In 2014-2015 I was the Hayward R. Alker Postdoctoral Research Fellow at the Center for International Studies, University of Southern California. I defended my dissertation in September 2014 from the Politics Department, New York University. In my dissertation, I analyze whether and how the political inclusion of disadvantaged minorities into local government affects patterns of Maoist violence in India.
More broadly, my research focuses on the intersection of political violence, economic development and representation — with a regional focus on South Asia. This research has been supported by a National Science Foundation grant. For more information please see my curriculum vitae. Examples of current recent include:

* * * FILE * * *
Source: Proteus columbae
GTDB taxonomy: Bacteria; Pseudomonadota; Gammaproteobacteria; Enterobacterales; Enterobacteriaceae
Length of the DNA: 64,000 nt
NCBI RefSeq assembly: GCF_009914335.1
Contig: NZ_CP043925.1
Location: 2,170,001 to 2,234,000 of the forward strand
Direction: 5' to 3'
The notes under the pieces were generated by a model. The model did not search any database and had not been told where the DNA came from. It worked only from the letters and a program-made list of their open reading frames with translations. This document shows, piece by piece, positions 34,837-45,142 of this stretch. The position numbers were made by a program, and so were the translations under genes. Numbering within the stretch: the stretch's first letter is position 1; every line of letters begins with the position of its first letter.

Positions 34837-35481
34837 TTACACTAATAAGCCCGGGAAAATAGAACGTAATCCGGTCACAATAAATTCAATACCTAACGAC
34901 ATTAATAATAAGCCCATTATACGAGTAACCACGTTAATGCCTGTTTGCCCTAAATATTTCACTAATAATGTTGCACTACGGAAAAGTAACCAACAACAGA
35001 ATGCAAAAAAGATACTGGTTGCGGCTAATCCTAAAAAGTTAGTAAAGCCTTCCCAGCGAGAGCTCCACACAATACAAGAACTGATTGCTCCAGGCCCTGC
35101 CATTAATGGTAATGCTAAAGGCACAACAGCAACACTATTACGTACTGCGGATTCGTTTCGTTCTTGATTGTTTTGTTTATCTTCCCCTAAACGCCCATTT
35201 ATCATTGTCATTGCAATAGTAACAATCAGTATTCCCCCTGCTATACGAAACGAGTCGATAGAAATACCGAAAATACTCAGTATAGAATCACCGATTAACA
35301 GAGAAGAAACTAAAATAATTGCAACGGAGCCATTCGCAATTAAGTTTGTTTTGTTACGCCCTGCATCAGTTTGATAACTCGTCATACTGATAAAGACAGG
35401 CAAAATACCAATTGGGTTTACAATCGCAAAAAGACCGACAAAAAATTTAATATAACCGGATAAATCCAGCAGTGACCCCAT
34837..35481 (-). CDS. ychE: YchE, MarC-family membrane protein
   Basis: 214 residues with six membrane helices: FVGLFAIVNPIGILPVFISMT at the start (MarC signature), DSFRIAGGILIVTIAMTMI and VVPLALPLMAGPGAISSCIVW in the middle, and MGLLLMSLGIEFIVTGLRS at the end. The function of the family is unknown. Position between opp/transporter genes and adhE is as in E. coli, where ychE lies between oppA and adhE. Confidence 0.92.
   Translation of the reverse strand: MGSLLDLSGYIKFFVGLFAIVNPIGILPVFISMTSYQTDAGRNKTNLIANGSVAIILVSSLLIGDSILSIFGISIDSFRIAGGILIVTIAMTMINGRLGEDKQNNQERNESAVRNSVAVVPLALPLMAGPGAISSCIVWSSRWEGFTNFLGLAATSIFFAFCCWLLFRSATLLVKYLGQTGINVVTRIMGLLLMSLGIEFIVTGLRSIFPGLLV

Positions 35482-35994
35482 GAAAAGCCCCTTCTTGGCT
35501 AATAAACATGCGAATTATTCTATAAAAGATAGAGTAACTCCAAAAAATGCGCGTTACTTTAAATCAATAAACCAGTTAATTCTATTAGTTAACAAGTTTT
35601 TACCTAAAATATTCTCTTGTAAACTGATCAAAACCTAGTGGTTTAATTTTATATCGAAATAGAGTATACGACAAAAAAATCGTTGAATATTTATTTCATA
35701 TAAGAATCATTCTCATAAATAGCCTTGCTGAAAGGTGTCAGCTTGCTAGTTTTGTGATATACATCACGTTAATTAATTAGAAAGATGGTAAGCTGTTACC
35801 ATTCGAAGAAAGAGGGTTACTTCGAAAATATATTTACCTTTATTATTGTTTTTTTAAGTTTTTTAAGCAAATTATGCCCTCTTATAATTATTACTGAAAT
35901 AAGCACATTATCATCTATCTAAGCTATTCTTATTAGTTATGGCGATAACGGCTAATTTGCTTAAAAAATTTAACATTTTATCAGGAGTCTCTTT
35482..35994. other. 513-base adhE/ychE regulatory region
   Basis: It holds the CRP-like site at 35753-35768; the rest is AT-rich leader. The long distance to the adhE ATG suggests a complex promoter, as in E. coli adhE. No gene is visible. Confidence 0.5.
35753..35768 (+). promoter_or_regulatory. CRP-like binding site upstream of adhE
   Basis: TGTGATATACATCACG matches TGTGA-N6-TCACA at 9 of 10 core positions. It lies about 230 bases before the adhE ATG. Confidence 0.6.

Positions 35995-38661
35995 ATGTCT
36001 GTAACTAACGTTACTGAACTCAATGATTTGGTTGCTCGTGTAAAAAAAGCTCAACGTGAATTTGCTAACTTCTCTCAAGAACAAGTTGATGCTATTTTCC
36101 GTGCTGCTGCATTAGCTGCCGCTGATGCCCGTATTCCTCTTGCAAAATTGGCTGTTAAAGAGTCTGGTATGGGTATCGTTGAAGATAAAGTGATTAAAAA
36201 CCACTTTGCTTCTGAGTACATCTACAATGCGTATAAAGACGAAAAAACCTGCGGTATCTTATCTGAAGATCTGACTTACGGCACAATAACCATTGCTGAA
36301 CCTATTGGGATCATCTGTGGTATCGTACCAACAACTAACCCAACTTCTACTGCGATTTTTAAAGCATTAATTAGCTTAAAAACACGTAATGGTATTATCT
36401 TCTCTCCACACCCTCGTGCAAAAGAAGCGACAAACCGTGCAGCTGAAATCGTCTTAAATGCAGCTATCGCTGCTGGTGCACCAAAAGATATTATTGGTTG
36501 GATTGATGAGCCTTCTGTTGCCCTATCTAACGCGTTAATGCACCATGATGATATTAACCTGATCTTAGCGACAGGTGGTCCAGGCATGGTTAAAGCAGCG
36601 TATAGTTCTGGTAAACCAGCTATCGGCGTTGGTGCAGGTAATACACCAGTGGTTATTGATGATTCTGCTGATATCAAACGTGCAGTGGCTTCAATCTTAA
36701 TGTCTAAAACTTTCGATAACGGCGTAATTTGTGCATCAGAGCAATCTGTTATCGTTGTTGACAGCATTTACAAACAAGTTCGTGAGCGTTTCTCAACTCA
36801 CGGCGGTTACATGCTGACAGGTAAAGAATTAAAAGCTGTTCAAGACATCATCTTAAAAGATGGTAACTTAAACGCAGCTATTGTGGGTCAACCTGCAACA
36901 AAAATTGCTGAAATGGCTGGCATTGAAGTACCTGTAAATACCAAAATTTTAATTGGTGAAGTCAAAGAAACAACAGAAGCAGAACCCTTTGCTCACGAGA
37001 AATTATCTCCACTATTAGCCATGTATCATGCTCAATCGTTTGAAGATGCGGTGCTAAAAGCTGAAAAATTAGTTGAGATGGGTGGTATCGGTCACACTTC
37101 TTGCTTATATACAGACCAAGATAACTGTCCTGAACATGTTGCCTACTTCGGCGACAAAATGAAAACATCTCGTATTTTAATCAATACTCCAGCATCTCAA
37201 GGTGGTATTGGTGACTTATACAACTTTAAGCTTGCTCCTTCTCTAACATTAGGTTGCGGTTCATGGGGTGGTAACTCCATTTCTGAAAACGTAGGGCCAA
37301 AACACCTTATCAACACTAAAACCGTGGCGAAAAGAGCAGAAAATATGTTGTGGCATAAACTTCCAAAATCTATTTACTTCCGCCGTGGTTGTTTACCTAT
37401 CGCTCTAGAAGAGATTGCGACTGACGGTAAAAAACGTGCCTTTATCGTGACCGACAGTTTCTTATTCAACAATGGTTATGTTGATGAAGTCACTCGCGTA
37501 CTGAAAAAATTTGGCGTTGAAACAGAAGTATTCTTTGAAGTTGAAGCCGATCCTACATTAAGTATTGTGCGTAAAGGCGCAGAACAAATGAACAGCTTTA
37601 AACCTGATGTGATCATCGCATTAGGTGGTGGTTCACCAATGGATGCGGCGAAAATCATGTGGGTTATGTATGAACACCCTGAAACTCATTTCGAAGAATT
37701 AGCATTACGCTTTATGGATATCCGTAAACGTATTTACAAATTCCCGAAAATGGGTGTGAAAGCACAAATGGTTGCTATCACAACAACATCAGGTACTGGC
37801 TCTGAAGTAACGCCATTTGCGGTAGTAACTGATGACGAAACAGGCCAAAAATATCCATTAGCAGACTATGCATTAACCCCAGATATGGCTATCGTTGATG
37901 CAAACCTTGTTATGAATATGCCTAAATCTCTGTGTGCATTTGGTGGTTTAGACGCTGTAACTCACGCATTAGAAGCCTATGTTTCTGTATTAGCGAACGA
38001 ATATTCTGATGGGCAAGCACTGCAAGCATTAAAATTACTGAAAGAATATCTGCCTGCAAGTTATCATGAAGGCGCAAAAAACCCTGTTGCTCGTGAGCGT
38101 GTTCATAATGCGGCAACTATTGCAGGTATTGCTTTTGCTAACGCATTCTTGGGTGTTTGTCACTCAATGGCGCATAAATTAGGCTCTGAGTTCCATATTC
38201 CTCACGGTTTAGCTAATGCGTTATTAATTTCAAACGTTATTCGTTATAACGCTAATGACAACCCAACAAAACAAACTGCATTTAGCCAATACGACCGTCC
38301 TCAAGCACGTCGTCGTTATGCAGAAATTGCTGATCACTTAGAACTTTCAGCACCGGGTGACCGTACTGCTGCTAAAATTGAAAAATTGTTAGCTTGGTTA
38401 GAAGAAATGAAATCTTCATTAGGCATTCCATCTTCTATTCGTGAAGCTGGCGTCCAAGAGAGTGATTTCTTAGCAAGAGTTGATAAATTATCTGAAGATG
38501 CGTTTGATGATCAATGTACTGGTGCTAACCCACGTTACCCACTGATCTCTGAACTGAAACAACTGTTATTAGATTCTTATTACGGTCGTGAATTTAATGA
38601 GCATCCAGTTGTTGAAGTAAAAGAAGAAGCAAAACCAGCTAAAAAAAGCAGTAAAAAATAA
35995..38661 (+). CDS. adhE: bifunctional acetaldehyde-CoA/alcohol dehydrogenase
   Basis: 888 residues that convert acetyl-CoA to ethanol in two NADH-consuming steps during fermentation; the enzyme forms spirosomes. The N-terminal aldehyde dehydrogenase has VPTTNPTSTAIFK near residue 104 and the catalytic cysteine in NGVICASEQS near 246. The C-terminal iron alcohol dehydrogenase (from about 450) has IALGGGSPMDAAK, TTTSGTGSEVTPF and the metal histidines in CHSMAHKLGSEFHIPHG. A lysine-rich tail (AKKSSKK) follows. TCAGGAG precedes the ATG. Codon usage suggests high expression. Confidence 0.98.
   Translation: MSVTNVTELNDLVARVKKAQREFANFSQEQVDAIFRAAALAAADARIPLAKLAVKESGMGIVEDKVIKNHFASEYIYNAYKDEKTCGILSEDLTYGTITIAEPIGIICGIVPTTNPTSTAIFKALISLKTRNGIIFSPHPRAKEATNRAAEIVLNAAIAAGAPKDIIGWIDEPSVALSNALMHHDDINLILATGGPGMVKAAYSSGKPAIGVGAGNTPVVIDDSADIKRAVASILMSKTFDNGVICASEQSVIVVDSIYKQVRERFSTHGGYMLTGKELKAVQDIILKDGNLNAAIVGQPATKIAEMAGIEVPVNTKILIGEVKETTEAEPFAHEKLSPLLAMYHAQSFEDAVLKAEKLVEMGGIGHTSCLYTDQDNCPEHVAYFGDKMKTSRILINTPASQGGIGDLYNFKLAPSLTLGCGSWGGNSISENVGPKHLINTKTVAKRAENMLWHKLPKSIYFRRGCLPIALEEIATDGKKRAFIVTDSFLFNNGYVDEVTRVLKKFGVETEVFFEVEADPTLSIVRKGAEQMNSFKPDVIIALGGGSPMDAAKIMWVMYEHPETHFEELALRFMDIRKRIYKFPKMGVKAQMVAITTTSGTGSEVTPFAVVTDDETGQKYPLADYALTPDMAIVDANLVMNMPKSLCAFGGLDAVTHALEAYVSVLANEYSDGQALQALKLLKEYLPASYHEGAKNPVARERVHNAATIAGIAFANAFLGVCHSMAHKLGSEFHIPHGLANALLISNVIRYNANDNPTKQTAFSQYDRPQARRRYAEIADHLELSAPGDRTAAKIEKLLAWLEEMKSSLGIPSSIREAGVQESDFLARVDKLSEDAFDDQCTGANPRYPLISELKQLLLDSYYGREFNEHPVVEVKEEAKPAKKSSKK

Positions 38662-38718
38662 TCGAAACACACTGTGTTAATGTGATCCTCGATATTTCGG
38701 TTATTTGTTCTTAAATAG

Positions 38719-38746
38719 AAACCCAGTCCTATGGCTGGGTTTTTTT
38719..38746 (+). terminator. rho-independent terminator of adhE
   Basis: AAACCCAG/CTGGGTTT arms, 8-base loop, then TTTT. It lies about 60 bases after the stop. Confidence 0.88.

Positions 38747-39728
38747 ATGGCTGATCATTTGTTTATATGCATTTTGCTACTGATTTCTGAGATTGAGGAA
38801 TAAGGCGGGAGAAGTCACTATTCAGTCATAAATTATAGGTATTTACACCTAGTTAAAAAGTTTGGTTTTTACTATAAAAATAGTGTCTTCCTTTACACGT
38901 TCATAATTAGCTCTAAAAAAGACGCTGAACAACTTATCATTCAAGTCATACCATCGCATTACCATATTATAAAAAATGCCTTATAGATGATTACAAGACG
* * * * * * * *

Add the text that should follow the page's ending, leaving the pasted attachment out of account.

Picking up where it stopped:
The Political Economy of Oversight: Evidence from India’s Employment Guarantee, with Saad Gulzar. Forthcoming, American Political Science Review.
Best Paper Award at the 4th Annual COMPASS Graduate Conference in Comparative Politics, University of California-Los Angeles
Civil War and Social Cohesion: Lab-in-the-Field Evidence, with Michael Gilligan and Cyrus Samii. American Journal of Political Science. 26(1): 65-78.
How Ethnic Quotas Shape Violence: Field Evidence from India
Westview Press Award for best paper by a graduate student presented at the 2015 Annual Conference of the Midwest Political Science Association
How Political Quotas Shape Development: Village Evidence Across India